Commissioner questions release of inmate

LIHUE — The chair of the Kauai police commission is calling out the Hawaii Paroling Authority by saying a recent decision to grant parole to an inmate was based “on overcrowding in the prison.” He also said the parolee would likely reoffend.

Kauai Police Commissioner Charlie Iona in an email questioned the parolee’s release back into the community by stating that the parolee, Jesse Olanolan, “had really (placed) a psychological scare on the community as a whole.”

In 2013, Olanolan was sentenced to a five-year-prison term on two cases after having his probation revoked when he was sentenced in 2004. In that case, he was convicted by a jury on two counts of intimidating a witness, according to reports.

Olanolan had amassed a number of violations on his probation by 2013 and an extensive criminal history, so many that the prosecutor requested consecutive terms, according to reports.

His terms ran concurrent and by April, the HPA had granted him parole.

In May, members of the organizations Citizens Against Thieves wrote letters to Gov. David Ige regarding the Hawaii Paroling Authority with their concerns that Olanolan was in the community.

“I respectfully request that you examine the policies of the members of the Hawaii Paroling Authority,” the letter stated. “Perhaps you should consider naming a new slate of members to the board.”

The letter continued with Olanolan’s criminal history and convictions and questioned whether the board had failed to follow its own administrative rules.

They also corresponded with Tommy Johnson, the paroles and pardons administrator at the Hawaii Department of Safety.

“I appreciated your candor and concerns expressed regarding the release Mr. Jesse Olanolan on parole, and your thoughts regarding the criminal justice system,” Johnson told members in an email. “As explained, at present, parolee Olanolan is being supervised by our Kauai Parole Section. Prior to Mr. Olanolan’s release on parole during late May 2016, he was placed on extended furlough by the Department of Public Safety, which means that he was already living outside of the Kauai Community Correctional Center (KCCC) for some months prior to his release on parole.”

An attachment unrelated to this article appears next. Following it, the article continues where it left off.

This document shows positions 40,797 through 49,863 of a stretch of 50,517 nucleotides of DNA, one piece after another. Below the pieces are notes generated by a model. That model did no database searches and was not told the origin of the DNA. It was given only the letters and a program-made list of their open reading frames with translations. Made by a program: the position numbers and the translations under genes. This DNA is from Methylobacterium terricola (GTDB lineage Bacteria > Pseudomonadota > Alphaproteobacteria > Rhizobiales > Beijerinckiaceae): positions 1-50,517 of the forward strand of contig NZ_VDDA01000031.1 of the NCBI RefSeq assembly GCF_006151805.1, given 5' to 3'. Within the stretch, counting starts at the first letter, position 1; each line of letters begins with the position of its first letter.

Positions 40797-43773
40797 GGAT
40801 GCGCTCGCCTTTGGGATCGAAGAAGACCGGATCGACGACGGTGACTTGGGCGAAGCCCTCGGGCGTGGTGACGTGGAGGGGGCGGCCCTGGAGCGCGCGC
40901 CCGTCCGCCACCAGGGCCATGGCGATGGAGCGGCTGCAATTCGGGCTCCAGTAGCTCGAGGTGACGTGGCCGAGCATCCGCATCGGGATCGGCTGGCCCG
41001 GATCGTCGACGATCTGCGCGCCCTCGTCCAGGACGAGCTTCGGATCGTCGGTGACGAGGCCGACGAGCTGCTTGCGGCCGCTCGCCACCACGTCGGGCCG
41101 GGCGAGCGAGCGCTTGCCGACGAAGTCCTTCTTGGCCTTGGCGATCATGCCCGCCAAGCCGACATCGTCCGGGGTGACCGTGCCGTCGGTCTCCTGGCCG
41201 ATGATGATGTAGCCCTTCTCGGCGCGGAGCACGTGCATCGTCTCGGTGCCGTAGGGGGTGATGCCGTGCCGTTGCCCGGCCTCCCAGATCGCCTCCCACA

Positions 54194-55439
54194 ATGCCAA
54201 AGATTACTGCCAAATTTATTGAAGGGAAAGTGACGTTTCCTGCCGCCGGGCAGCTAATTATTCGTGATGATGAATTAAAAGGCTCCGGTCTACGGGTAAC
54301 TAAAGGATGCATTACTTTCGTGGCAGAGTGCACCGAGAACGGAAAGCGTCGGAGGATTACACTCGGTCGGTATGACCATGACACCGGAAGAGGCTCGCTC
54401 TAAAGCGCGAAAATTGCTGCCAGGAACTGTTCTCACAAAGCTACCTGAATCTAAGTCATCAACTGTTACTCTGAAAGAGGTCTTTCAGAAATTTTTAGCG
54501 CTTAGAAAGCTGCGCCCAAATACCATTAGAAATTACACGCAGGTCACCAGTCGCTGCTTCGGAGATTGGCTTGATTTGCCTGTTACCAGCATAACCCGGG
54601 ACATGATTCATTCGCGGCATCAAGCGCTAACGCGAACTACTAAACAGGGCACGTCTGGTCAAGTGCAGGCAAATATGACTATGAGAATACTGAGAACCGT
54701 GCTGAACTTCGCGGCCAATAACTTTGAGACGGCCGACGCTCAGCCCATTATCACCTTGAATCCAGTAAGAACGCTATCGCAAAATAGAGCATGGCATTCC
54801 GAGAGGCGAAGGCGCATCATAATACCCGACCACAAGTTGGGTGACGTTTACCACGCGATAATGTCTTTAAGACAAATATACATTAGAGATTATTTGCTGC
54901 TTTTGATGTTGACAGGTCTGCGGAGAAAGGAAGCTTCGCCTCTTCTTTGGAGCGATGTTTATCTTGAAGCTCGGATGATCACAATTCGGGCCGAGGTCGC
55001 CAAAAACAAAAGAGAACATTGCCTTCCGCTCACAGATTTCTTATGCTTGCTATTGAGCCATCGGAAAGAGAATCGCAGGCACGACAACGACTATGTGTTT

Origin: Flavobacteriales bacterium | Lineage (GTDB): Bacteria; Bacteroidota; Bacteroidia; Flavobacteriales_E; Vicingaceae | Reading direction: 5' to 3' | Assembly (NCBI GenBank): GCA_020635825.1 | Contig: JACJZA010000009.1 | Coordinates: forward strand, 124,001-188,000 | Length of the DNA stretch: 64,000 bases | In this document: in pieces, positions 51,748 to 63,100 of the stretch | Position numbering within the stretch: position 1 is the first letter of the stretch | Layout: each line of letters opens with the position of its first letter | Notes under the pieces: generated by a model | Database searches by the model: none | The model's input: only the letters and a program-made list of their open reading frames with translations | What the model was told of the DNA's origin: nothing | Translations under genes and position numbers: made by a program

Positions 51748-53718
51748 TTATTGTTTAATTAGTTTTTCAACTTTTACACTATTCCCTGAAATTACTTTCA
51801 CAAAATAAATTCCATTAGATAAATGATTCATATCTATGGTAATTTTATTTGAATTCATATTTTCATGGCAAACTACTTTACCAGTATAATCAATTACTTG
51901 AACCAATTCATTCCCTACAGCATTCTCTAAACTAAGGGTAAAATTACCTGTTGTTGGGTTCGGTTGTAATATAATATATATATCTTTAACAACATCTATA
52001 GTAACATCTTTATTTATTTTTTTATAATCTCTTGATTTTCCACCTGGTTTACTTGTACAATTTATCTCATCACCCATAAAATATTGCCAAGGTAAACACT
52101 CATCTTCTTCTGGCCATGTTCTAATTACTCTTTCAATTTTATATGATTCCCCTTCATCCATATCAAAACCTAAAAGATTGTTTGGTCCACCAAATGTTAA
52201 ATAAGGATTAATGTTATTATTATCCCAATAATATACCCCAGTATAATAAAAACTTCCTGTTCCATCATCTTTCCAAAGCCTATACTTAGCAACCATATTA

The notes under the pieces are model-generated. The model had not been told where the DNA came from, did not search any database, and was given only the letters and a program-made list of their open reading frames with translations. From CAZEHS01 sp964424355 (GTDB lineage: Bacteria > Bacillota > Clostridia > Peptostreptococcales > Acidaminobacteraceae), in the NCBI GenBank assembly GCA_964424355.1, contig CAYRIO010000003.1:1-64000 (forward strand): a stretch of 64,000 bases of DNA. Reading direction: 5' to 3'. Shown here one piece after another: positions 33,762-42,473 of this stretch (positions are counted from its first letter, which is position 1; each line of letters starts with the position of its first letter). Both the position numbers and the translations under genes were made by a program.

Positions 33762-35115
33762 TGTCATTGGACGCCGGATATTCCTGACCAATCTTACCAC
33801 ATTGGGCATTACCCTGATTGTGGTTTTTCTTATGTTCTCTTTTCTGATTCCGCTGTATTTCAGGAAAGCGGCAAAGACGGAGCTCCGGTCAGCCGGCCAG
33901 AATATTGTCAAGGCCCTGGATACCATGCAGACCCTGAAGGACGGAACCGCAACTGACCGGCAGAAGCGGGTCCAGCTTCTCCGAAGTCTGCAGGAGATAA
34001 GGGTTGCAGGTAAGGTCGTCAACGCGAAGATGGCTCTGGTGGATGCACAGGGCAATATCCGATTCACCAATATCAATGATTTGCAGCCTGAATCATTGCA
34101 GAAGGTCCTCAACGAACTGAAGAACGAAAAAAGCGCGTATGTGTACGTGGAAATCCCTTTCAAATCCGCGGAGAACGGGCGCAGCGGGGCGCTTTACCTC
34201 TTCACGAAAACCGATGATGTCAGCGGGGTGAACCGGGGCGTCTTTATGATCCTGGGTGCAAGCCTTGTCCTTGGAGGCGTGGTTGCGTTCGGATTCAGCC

Johnson told the group that if they had evidence that Olanolan has violated the terms and conditions of his release, they could contact his parole officer.

The members were not satisfied, stating that he did not answer their question.

“It does in fact prove that HPA are not following the rules and are only using the parolee’s actions once he is on furlough,” they said in a responding email. “Anyone who has the choice of staying in KCCC or getting a chance to be on furlough and act like an angel to stay out of KCCC will choose the latter. To use this as a reason to release a lifelong criminal is hard to understand. Please have the HPA answer our main question as to why they choose to not follow their own rules.”

That’s when Iona, a former Maui police officer, stepped in to add context to the community’s concerns.

“In these hard economic times, the police department is tasked with doing more with less,” he said in an email. “Keeping this in mind lets me cite a section of the administrative rule that sort of serves as a concern not only for the citizens but the police department as well.”

He cited Hawaii Administrative Rules 23-700-33, which states that parole should not be granted unless there is “reasonable probability that the inmate will live and remain at liberty without violating the law and release not incompatible with the welfare and safety of society.”

He went on to say that given Olanolan’s “record of a life of crime,” the decision to grant him parole is a “hard argument to sell to the average citizen.”

“You or I don’t have a crystal ball, but if I was a betting man, I can bet you this parolee will commit his crimes again,” Iona said. “That is only way of life he has been accustomed to. And as far as the police department. The resources are limited.”

Johnson told The Garden Island that the prison population was not the issue.

“Completion of all recommended programs, good behavior while incarcerated, employment, and providing the offender’s release is compatible with the safety and welfare of the public,” Johnson said. “No offender is ever provided parole based on overcrowding issues.”

He said that the parole board had set a minimum term for Olanolan five-year sentence to three years.

“He was released on parole effective May 26, 2016, after serving approximately three years and eight months of his 5-year maximum term,” Johnson said. “He met all of the criteria for parole and participated in all recommended programs while incarcerated. His 5-year maximum term will expire on Sept. 11, 2017, at which time, he will be discharged from parole supervision.”

The HPA has 47 parolees on Kauai, Johnson said.

According to PSD’s end of month population report for May, there were 1,197 inmates at Oahu Community Correctional Center. The jail has bed space for 954 inmates.


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